For example, some scholars see Iran’s Islamic revolution as the result of a rejection of American domination, while others cite the country’s internal power struggles over religion. Ramazani argues that it was neither, but rather a question of how the Shah unsuccessfully juggled his relationship with the United States and the Shah’s own internal constituencies. Whatever the cause, the events of that time still resonate. Today, the United States government considers Iran part of the “axis of evil,” while the mullahs in the Iranian government see America as the “great Satan.” While the parallel construction of these international epithets raises interesting questions, they describe a tone of mutual suspicion and soaring rhetoric that has lasted decades.
Today, the invective has become truly radioactive as Iran pursues a nuclear energy program in the face of American suspicion of Iran’s pursuit of nuclear weapons, but Ramazani is more sanguine about Iran’s intentions. He believes that Iran intends to use nuclear power to generate electricity so that the country can sell its oil instead of having to use it domestically, a reason not often heard in the mainstream U.S. media. While he concedes that a weapons program is a possibility, “when there is need to be pragmatic, Iranians are pragmatic and that is something the United States must understand. I have tried to show in my work that there has always been this tension between religious ideology and pragmatism in Iran, all the way back to Cyrus the Great.”
And Ramazani believes that ultimately pragmatism will win out given the large reform movement now stirring in Iran. “A recent poll showed that an overwhelming majority of Iranians want relations with the U.S. What is happening at the grass roots is unstoppable. The diehards can put someone in jail, arrest others, but in the mid-term they cannot succeed. An overwhelming number of people support reform and a more secular society and government.”
Does he miss the land of his birth? “Politically, no. But it still has beauty in its culture and literature. Iran is very unique in its contribution to literature and art and philosophy, and I think it is pitifully misunderstood because of the revolution and the hostage situation. I last visited in 2000 and found an enormous sense of hospitality, importance of personal relations, family ties, courtesy, and consideration for others. There are some really ancient values there.”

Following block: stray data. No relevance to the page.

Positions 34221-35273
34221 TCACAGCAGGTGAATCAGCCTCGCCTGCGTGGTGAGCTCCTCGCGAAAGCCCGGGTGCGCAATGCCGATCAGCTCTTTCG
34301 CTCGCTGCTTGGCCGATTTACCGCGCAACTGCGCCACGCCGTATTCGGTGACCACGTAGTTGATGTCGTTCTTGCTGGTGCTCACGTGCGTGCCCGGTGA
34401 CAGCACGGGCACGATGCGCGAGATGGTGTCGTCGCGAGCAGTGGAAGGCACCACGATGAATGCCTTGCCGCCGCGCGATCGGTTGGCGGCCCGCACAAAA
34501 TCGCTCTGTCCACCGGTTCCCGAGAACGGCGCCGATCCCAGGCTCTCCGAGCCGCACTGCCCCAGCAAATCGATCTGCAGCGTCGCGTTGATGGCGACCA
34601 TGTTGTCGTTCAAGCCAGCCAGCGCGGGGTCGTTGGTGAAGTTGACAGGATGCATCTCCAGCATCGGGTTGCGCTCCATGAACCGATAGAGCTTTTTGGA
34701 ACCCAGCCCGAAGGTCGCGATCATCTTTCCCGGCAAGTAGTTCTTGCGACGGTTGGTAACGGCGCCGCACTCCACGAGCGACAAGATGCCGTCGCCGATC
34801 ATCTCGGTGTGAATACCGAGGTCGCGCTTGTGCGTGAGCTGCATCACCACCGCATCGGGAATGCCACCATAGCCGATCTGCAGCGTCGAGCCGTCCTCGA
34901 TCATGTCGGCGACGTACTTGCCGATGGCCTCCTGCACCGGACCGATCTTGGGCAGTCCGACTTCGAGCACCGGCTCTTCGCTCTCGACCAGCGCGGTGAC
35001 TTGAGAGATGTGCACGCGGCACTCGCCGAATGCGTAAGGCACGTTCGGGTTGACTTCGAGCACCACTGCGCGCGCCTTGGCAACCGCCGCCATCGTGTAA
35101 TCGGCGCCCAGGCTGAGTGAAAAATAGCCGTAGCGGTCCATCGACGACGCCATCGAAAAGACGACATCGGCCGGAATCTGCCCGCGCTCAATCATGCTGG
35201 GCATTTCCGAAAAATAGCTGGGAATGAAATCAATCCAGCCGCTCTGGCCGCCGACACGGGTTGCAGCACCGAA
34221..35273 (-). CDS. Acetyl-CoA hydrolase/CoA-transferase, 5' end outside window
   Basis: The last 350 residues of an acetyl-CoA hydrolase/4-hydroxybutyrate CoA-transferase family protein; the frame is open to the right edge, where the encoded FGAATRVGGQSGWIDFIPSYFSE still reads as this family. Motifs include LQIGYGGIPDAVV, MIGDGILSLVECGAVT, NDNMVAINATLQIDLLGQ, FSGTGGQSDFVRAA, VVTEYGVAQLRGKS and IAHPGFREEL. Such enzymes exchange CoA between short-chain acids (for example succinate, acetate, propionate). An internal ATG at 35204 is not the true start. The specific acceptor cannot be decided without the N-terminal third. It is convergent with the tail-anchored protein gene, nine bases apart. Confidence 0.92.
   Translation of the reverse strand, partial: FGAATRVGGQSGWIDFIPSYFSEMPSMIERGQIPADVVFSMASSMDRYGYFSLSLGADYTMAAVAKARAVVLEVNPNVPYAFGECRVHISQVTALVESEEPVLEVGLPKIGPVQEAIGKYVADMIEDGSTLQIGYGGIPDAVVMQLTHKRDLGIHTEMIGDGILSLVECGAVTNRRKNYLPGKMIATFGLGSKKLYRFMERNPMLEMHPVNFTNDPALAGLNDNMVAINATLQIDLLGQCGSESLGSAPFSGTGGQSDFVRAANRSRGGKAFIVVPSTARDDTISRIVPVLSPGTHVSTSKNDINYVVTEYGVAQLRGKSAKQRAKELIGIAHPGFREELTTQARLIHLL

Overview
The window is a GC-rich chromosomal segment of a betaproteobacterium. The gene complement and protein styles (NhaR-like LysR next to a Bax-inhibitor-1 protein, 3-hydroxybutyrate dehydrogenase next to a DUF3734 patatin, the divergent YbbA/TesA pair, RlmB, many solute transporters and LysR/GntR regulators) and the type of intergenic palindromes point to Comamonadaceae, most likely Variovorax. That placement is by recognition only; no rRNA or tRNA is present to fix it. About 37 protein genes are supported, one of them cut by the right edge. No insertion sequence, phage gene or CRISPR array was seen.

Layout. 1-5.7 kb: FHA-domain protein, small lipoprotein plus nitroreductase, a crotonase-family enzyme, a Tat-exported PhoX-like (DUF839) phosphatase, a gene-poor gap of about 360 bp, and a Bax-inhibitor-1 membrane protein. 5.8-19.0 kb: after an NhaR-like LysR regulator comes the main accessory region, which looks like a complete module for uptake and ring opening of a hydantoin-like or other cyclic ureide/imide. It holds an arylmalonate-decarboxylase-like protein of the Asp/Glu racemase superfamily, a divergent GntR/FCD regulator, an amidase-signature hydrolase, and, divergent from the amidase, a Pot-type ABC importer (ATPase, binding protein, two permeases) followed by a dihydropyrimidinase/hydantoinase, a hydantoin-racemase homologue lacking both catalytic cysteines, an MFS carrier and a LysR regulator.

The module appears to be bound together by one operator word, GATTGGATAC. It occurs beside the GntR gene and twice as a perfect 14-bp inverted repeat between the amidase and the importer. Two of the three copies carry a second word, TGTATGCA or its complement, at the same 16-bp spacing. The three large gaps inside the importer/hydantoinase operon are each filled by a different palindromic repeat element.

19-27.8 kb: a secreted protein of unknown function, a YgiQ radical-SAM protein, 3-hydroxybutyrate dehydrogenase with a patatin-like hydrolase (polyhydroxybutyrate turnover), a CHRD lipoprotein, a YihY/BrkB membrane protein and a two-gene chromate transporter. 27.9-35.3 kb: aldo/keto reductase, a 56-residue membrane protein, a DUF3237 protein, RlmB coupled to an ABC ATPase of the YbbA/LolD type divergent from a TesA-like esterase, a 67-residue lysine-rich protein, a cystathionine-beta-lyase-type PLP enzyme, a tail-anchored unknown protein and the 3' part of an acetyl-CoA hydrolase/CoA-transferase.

Over the years, Ramazani has consulted on Middle Eastern affairs with the United Nations and various departments of the United States government including State, Defense, and Treasury. His counsel has been sought at the highest levels, most notably by President Carter during the Iranian hostage crisis. From that broad experience in American foreign affairs, Ramazani sees a “sea change” in the course of American policy since the terror attacks of 9/11.
As a result, he says he “has never known such deep and widespread anti-American sentiment. As a person who has seen both sides, tried to converse with both sides, it’s clear that America now comes across as a menace, a threat to these societies. There are millions in the Middle East who aspire to democratic ideals, but American behavior no longer comes across as the promise of freedom for the young or for democratic elements because America has made the military — not the Fulbright program, not the Peace Corps program, and not education — its principle instrument of foreign policy.”
Last fall, he told members of the Law School’s Business Advisory Council that given the historical record and cultural reality of the Middle East, it should have been no surprise that the Bush administration’s “unrealistic assumptions” would turn out so wrong, and that press reports, official accounts, and scholarly and academic writings on the conflict reveal no clear reason why the administration chose to invade in the first place (Text of the speech).
As a scholar, Ramazani seeks the truth, but the truth can be troubling for a naturalized American citizen who found peace and freedom in a country now vilified in large portions of the world. “The best decision of my life at a young age was to come to America. The reality of America is in the air I breathe. I know there are critics, but I believe that America is unique as a land of opportunity; unique in its freedom of the press and religion. This is truly a multicultural country, a melting pot if you wish. For some people it’s not what it used to be, but it still is for me. When I return from traveling and get off the plane I want to kiss the ground at Charlottesville airport.”